|Forest Investment Account|
|Abstract of TERP Project #0-23|
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The effect of physiography and topography on fire regimes and forest communities
|Author(s): Gray, Robert W.; Andrew, B.; Blackwell, Bruce Alan; Needoba, A.; Steele, F.||Imprint: [Victoria, B.C.] : R.W. Gray Consulting, 2002||Subject: Restoration Ecology, British Columbia, Forest Investment Account (FIA)||Series: Terrestrial Ecosystem Restoration Program
Forest Investment Account (FIA) - Land Base Investment Program|
Historical fire patterns, stand structures, and frequency of fire events were investigated for Natural Disturbance Type 3 (NDT3) and 4 (NDT4) forest stands. Plant associations are grouped into these Natural Disturbance Types based on historic disturbance regimes, and NDT3 ecosystem types are classified as being affected by relatively frequent stand-initiating fires. The current understanding is that these ecosystems contain even-aged stands progressing towards their climax condition, which are periodically returned to early seral stages as a result of fire. NDT4 ecosystems (ecosystems with frequent stand-maintaining fires) are the ones for which the most natural-disturbance research has been done, and a relatively good understanding has been gained regarding natural stand structures and fire frequencies. A knowledge gap existed for NDT3 ecosystems, especially regarding the influence of fires on stand structure based on elevation and aspect. This project investigated fire history and historic stand structure along an elevation and slope gradient, using transects that extended uphill from NDT4 ecosystems Companion transects were measured to collect stand structure and fire regime data along a similar elevation transect, but with a shift in aspect between the NDT4 ecosystem and the NDT3 ecosystem. Fire scar samples and species, age and site characteristics were inventoried at a series of sample points along the transects. Sampling took place in the Cranbrook, Invermere, Kamloops, Lillooet, and Squamish Forest Districts. The results of the analysis on south aspects suggests that frequent, mixed-severity fire regimes have influenced historic stand structure and ecosystem processes in biogeoclimatic subzones and variants currently considered to have experienced infrequent stand-replacement fire regimes. This is true for the MSdk in Cranbrook, MSdm1 in Invermere, MSxh in Kamloops and Lillooet, and the ESSFmw in Squamish. Additionally, significant inaccuracies were found in the mapped distribution of biogeoclimatic units in some forest districts. These identified discrepancies in fire regime classification and biogeoclimatic mapping can have significant consequences where the conservation of biodiversity is concerned. The current designation of many of these biogeoclimatic units as NDT3 warrants further investigation - fires appear to be of more mixed-severity as opposed to infrequent, high-severity. Results from this study may be useful in identifying future restoration sites and operational targets for biodiversity attributes. The data should also be useful in Landscape Unit Planning.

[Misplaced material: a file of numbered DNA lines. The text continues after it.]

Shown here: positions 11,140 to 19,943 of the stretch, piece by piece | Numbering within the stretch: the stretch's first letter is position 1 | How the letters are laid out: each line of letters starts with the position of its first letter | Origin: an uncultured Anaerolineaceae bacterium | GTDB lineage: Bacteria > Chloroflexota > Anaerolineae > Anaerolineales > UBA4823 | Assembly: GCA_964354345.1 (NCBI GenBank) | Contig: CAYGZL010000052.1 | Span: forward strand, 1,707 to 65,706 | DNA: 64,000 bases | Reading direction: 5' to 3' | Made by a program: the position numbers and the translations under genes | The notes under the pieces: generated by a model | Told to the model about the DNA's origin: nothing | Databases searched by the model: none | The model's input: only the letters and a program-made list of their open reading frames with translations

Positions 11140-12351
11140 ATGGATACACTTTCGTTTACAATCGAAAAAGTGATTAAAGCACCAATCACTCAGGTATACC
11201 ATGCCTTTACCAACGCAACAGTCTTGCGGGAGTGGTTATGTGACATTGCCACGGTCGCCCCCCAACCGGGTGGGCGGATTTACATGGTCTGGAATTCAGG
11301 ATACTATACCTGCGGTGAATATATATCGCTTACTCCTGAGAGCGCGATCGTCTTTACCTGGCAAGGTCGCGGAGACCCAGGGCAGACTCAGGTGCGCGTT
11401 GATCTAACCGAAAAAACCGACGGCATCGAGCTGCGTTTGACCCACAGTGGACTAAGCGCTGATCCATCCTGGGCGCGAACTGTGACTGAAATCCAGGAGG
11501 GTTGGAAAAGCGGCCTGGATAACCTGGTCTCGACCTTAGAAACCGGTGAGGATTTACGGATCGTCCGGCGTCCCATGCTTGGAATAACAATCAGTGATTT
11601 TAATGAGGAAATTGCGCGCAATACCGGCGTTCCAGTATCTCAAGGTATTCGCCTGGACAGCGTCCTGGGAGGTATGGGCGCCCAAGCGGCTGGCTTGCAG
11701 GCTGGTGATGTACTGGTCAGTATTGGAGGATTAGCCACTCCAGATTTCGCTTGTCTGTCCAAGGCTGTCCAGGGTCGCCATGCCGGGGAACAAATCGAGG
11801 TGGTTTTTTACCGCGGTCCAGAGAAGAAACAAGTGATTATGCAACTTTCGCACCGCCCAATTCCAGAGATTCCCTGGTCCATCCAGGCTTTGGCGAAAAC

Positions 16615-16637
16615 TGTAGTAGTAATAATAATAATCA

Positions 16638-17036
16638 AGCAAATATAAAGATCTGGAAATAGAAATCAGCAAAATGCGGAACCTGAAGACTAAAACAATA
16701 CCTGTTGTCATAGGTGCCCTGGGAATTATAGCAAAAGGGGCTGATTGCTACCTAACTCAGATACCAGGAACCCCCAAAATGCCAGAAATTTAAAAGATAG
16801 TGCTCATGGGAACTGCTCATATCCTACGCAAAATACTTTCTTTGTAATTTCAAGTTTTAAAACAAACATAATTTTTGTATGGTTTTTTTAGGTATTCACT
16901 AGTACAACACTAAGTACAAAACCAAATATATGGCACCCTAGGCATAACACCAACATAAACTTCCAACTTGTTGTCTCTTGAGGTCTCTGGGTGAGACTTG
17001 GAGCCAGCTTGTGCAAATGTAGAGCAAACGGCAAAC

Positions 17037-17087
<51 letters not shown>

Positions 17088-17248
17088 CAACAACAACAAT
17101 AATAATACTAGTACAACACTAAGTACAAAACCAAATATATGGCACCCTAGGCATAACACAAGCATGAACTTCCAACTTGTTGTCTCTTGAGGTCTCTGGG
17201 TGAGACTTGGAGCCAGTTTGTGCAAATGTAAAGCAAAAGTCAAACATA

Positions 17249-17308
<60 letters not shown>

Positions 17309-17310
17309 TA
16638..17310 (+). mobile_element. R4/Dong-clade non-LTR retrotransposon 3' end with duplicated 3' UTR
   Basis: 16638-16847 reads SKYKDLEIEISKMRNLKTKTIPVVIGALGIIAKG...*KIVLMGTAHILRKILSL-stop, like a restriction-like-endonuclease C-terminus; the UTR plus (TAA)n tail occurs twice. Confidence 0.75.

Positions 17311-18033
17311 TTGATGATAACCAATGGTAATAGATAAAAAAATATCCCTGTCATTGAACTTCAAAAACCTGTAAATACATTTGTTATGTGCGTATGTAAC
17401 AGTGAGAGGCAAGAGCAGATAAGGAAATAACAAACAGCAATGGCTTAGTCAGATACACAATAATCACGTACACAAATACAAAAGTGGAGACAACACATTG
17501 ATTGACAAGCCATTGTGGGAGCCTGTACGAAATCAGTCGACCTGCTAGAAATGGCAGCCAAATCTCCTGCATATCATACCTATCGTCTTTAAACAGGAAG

The project report is available from the Ministry library: Gray, R.W, B.A. Blackwell, A. Needoba, and F. Steele. 2002. The Effect of Physiography and Topography on Fire Regimes and Forest Communities. R.W. Gray Consulting & B.A. Blackwell & Associates Ltd. March 2002.
Project Name: Assessment of Historic Fire Regimes and Reference Stand Conditions, #0-23
Project Proponent: R.W. Gray Consulting Ltd.
Keywords: natural disturbance, historic fire regimes, NDT3, interior Douglas-fir
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Updated July 25, 2006
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